Published on 04/08/10

Employment, manufacturing and consumer confidence increasing

By Jeffrey H. Dorfman

We just had a recession that lasted from fall 2007 until summer 2009. That’s rather long for a U.S. recession. But, notice I did use past tense. The recession is over.

How can we tell if it’s really over and the economy has bottomed out? There are a couple of easy-to-understand economic statistics you can follow that will help you track the economy.

The most important guide to our economic health is consumer confidence. The Conference Board puts out a consumer confidence index each month. You can watch for it in the news or Google it on the Web. It started to decline in the summer of 2007, warning anybody who was paying attention about what was coming.

When consumers worry about their jobs and futures, they’re more likely to save and less likely to spend money. When consumers don’t spend, the economy shrinks, and we get a recession. Consumer confidence has bounced back from its lows of last summer, but is still a long way from where it needs to be for a healthy recovery.

The next thing to watch is manufacturing. U.S. manufacturing has actually expanded for seven straight months (meaning we are making more stuff). This is a very good sign that means businesses think we’re about to resume buying things and are restocking their inventories. If they are right, the recovery finally is about to pick up some steam.

The third economic statistic to track is employment. You can watch unemployment, too, if you want, but employment is a better guide, albeit harder to find. For example, Georgia’s unemployment rate went up .1 percent in February. That sounds bad but employment actually increased by 10,000 jobs. That’s a good sign.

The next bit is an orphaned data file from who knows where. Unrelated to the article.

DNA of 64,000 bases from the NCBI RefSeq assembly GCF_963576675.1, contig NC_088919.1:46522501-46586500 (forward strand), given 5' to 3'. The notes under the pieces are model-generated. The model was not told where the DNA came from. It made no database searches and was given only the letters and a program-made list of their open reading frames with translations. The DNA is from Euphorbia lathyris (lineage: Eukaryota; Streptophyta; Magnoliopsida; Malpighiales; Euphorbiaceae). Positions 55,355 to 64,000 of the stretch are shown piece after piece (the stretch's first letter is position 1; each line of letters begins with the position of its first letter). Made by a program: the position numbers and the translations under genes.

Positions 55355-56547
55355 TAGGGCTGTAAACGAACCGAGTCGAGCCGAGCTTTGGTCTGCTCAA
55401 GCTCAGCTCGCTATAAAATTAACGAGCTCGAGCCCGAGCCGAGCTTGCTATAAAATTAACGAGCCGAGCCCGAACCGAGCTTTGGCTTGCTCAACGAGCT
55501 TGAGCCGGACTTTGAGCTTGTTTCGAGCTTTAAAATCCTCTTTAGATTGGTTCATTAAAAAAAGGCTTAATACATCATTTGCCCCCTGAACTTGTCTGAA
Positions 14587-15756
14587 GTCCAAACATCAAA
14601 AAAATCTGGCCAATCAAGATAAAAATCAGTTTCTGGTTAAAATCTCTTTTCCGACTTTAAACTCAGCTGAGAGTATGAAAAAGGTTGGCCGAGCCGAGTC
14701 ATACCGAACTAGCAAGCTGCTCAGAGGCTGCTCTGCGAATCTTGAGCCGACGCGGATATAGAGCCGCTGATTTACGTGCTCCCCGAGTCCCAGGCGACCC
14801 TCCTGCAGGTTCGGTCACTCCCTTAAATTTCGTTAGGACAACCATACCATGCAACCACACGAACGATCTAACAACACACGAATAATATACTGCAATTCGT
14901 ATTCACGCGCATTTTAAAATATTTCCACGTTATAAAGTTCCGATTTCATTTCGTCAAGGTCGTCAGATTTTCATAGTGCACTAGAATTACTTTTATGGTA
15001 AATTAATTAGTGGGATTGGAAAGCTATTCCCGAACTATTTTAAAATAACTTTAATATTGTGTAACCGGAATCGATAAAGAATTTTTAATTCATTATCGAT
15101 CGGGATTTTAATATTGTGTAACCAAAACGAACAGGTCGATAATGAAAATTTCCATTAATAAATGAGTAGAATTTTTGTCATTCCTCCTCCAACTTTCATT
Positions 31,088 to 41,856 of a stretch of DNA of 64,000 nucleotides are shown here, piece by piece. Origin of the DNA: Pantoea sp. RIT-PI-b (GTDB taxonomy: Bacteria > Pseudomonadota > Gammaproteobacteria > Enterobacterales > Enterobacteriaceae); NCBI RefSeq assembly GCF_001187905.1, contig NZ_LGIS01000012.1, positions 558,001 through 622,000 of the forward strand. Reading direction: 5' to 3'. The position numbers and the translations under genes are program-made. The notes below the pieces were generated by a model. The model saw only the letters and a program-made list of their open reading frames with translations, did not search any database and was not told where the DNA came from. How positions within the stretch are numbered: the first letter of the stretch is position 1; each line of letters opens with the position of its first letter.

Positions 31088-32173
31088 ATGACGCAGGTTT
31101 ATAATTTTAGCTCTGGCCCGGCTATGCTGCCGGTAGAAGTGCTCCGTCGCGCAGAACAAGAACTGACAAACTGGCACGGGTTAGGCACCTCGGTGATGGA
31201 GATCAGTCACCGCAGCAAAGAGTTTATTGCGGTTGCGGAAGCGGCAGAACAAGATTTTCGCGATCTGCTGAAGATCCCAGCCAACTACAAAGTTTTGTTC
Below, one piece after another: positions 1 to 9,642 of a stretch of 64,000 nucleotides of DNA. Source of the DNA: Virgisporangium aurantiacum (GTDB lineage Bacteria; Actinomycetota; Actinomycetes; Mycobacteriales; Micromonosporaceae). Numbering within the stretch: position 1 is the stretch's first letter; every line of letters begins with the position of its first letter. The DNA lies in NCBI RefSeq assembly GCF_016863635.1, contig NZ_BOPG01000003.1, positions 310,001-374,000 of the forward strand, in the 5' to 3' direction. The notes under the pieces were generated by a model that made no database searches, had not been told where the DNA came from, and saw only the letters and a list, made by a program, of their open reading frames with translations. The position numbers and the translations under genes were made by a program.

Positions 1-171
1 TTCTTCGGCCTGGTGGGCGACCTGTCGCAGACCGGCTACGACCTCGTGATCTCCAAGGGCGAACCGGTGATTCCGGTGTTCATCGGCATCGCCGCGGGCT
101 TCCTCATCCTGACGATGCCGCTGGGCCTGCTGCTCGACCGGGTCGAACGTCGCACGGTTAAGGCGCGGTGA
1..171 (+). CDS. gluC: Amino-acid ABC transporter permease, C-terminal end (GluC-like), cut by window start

How do those go together? It’s simple. Because 10,000 more people are working in Georgia, people without jobs are feeling a little hope and beginning to search for jobs. If you’re out of work, but not looking for work, you don’t count as unemployed. So, when things get better, unemployment usually briefly rises as job seekers renew their efforts.

Employment is a better guide in these early stages of a recovery.

Finally, watch housing inventories. You can find data on the number of months of supply of homes (total homes for sale divided by the number sold last month). If this number is dropping, the real estate market is improving and home prices should start to increase again. In fact, home prices have already risen 4 percent from their May 2009 low. A normal number is 6 to 8 months of supply. In many counties, we are back to that number or close to it.

There you go. Four things you can watch to confirm that things are no longer getting worse.

Taken together, these four measures and other economic statistics tell a story of an economy that has hit bottom and is beginning to climb out of the recession. The recession is over.

Still, the recession being over just means we bottomed out, not that we’ve made any progress in getting better. There are things that will remain bad through the early part of the recovery. Since we’re starting from such a low point, it will take some hard climbing to feel better.

(Jeffrey Dorfman is an economist with the University of Georgia College of Agricultural and Environmental Sciences. This is part two of a three-part series titled “Rising from the Recession.” In part three of the series, Dorfman looks to the future.)

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